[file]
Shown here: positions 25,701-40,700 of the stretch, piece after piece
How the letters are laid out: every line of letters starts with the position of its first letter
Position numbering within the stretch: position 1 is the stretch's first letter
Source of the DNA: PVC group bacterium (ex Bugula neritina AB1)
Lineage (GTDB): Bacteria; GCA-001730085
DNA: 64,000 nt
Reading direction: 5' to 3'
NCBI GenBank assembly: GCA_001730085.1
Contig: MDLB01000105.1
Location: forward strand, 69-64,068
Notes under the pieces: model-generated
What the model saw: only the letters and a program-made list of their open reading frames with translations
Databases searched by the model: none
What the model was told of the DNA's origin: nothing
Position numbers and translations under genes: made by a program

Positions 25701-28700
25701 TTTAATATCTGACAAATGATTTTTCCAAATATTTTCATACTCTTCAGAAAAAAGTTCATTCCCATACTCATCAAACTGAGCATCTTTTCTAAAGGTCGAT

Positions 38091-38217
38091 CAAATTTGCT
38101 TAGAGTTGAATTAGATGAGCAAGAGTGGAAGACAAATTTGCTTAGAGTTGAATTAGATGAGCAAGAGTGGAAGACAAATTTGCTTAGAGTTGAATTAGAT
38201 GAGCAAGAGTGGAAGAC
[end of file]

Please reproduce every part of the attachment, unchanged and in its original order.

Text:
Shown here: positions 25,701-40,700 of the stretch, piece after piece
How the letters are laid out: every line of letters starts with the position of its first letter
Position numbering within the stretch: position 1 is the stretch's first letter
Source of the DNA: PVC group bacterium (ex Bugula neritina AB1)
Lineage (GTDB): Bacteria; GCA-001730085
DNA: 64,000 nt
Reading direction: 5' to 3'
NCBI GenBank assembly: GCA_001730085.1
Contig: MDLB01000105.1
Location: forward strand, 69-64,068
Notes under the pieces: model-generated
What the model saw: only the letters and a program-made list of their open reading frames with translations
Databases searched by the model: none
What the model was told of the DNA's origin: nothing
Position numbers and translations under genes: made by a program

Positions 25701-28700
25701 TTTAATATCTGACAAATGATTTTTCCAAATATTTTCATACTCTTCAGAAAAAAGTTCATTCCCATACTCATCAAACTGAGCATCTTTTCTAAAGGTCGAT

Positions 38091-38217
38091 CAAATTTGCT
38101 TAGAGTTGAATTAGATGAGCAAGAGTGGAAGACAAATTTGCTTAGAGTTGAATTAGATGAGCAAGAGTGGAAGACAAATTTGCTTAGAGTTGAATTAGAT
38201 GAGCAAGAGTGGAAGAC